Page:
Chapter no 40 – Normal

Lessons in Chemistry

“I think about death a lot,” Elizabeth confessed to Wakely one chilly November evening.

“Me too,” he said.

They sat together on the back step, their voices low. Madeline was just inside watching TV.

“I don’t think it’s normal.”

“Maybe not,” he agreed. “But I’m not sure what normal is. Does science recognize normal? How would you define normal?”

“Well,” she said. “I guess normal is a little like average.”

“I’m not so sure. Normal isn’t like weather; you can’t expect normal.

You can’t even make normal. From what I can tell, normal may not exist.”

She looked at him sideways. “Strange words coming from someone who finds the Bible normal.”

“Not at all,” he said. “I can safely say there is not a single normal event in the Bible. Probably one of the reasons it’s so popular. Who wants to believe life is exactly how it seems?”

She looked at him curiously. “But you believe those stories. You preach them.”

“I believe in a few things,” he corrected. “Mostly the things about not giving up hope, not giving in to darkness. As for the word ‘preach,’ I prefer ‘relate.’ Anyway, what I believe is irrelevant. What I think is that you feel dead, so you believe you are dead. But you’re not dead. You’re very much alive. And that puts you in a difficult position.”

“What are you saying?”

“You know what I’m saying.” “You’re a strange minister.”

“No, I’m a terrible minister,” he corrected.

She hesitated. “I have a confession to make, Wakely. I’ve read your letters. The ones you and Calvin wrote to each other. I’m sure they were private, but they were in his belongings and I read them. Years ago.”

Wakely turned to look at her. “Evans kept them?” He felt a sudden longing for his old friend.

“I don’t know if you know this, but you’re the reason he took the job at Hastings.”


“You told him Commons had the best weather.” “I did?”

“You know how Calvin felt about weather. He could have gone a million other places and made a lot more money, but he came here, to Commons. ‘Best weather in the world.’ I think that’s how you phrased it.”

Wakely felt the weight of his flippant advice. Because of something he’d said, Evans had come to Commons, then died in Commons. “But the weather is only good later in the day,” he explained, as if he had to. “After the morning fog burns off. I can’t believe he moved here to row in the sun. There’s no sun—not when rowers row.”

“You don’t have to tell me that.”

“I’m responsible,” he said, horror-struck, fully recognizing the part he’d played in Calvin’s premature death. “It’s all my fault.”

“No, no.” Elizabeth sighed. “I’m the one who bought the leash.”

They sat together listening to Madeline sing along with the TV theme song playing in the background. A horse is a horse, of course, of course, and no one can talk to a horse of course, that is, of course, unless the horse is the famous Mister Ed!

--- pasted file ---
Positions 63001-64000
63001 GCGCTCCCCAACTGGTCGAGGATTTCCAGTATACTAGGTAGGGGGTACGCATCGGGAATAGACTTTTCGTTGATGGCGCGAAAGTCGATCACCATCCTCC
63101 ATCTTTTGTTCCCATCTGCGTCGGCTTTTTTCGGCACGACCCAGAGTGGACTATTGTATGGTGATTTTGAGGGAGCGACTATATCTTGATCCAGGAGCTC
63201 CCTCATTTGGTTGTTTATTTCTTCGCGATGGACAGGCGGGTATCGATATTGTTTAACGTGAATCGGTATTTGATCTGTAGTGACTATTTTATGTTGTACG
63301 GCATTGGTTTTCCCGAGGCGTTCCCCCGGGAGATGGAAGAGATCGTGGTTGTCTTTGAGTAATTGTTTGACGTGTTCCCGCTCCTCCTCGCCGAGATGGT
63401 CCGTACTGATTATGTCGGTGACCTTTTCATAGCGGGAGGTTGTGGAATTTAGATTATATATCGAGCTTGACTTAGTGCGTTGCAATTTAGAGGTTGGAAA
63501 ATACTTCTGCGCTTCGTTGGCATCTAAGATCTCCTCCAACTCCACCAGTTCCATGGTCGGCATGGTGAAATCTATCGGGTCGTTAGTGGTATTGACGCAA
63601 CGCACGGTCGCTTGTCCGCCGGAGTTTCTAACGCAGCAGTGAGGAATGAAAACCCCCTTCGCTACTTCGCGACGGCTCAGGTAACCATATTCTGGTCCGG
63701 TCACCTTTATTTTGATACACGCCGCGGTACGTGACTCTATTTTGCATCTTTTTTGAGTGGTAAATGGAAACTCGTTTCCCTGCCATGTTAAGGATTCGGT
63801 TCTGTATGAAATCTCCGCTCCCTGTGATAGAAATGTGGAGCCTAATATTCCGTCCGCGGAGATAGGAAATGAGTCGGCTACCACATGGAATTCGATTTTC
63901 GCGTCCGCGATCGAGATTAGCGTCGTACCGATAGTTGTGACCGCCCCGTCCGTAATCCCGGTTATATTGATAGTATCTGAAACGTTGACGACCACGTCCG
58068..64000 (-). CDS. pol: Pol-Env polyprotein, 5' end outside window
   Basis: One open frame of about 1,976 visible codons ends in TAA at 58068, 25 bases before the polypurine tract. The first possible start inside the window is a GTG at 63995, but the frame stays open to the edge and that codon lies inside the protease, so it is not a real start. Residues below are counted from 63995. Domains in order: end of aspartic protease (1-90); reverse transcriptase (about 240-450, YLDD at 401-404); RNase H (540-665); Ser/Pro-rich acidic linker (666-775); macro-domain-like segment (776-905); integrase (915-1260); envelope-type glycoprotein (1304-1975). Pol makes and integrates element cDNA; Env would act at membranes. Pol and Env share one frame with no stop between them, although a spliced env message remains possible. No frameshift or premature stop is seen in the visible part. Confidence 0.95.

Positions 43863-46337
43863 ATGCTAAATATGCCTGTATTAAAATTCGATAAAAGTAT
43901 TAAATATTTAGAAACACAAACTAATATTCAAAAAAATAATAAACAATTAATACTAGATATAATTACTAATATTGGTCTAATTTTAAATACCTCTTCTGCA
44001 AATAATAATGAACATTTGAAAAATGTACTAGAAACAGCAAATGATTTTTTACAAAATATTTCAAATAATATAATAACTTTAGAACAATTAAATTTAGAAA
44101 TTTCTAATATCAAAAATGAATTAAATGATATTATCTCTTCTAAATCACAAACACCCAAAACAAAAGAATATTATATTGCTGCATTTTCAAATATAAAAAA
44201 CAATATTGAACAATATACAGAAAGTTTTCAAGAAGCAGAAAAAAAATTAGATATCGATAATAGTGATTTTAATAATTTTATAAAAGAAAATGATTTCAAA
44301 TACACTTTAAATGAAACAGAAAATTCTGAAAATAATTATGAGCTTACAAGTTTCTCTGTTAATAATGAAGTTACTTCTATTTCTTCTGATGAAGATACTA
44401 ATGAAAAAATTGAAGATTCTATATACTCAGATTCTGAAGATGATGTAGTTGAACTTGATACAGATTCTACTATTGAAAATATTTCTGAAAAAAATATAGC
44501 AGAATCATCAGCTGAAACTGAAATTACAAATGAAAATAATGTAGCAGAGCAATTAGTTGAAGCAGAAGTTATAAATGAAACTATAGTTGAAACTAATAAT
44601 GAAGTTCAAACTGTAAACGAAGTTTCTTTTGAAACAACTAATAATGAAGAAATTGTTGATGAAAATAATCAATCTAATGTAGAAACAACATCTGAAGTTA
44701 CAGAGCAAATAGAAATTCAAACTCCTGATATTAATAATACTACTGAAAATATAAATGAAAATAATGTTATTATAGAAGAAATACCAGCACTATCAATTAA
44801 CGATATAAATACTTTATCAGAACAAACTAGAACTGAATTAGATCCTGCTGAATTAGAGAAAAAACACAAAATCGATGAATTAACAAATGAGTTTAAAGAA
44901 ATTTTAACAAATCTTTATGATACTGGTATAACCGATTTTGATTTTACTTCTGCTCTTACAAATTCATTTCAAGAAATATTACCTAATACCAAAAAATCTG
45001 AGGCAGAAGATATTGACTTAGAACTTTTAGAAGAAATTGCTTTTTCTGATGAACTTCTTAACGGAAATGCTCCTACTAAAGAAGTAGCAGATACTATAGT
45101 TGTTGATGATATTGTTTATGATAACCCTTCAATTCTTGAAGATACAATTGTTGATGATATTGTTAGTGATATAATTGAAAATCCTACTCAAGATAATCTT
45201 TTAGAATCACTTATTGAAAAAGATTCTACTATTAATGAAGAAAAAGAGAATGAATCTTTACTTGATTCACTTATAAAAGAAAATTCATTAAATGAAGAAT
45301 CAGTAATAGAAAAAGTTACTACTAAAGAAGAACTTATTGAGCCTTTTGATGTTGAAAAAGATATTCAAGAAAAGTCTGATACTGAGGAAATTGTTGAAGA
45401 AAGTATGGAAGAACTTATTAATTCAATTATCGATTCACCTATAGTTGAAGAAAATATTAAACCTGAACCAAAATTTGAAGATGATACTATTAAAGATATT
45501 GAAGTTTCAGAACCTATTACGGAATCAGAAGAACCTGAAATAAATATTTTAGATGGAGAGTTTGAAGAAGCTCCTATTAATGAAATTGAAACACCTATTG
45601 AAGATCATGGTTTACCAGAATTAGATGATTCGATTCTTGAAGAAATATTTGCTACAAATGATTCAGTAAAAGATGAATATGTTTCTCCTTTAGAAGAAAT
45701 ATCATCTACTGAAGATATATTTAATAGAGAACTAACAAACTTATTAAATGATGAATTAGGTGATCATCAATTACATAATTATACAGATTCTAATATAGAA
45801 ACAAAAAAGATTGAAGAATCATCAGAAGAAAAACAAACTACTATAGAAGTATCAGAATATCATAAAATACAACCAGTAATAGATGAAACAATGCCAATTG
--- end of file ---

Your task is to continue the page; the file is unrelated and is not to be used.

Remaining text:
With a start, Wakely remembered the secret Madeline had whispered in his ear that day in the library. My dog knows 981 words. It’d taken him by

surprise. Why would a child like Madeline, obsessed with the truth, choose to share such an obvious lie?

As for what he’d told her? It was the worst. I don’t believe in God.

She closed her eyes briefly, then cleared her throat. “I had a brother, Wakely,” she said as if confessing a sin. “He died, too.”

Wakely’s eyebrows furrowed. “A brother? I’m so sorry. When was this?

What happened?”

“It was a long time ago. I was ten. He hanged himself.”

“Good god,” Wakely said, his voice trembling. He suddenly remembered Madeline’s family tree. At the very bottom was a kid with a noose around his neck.

“I almost died once, myself,” she said. “I jumped into a quarry. I couldn’t swim. Still can’t.”


“My brother jumped in right after me. Somehow got me to the side.”

“I see,” Wakely said, slowly unraveling her guilt. “Your brother saved you—so you think you should have been able to save him. Is that it?”

She turned to looked at him, her face hollow.

“But Elizabeth, you couldn’t swim—that’s why he jumped in after you. You have to understand, suicide isn’t like that. Suicide is lot more complicated.”

“Wakely,” she said. “He didn’t know how to swim either.”

They stopped talking, Wakely despairing because he didn’t know what to say, Elizabeth depressed because she didn’t know what to do. Six-Thirty pushed through the screen door and pressed himself against Elizabeth.

“You’ve never forgiven yourself,” Wakely finally said. “But it’s him you have to forgive. What you need to do is accept.”

She made a sad sound, like a tire slowly losing air.

“You’re a scientist,” he said. “Your job is to question things—to search for answers. But sometimes—and I know this for a fact—there just aren’t

any. You know that prayer that starts ‘God, grant me the serenity to accept the things I can’t change’?”

She frowned.

“That’s definitely not you.” She cocked her head.

“Chemistry is change and change is the core of your belief system. Which is good because that’s what we need more of—people who refuse to accept the status quo, who aren’t afraid to take on the unacceptable. But sometimes the unacceptable—your brother’s suicide, Calvin’s death—is, in fact, permanent, Elizabeth. Things happen. They just do.”

“Sometimes I understand why my brother left,” she admitted quietly. “After everything that’s happened, sometimes I feel like I want out, too.”

“I get that,” Wakely said, thinking of how damaging the Life article was. “Believe me. But that’s not really your problem. It’s not that you want out.”

She turned to look at him, confused. “It’s that you want back in.

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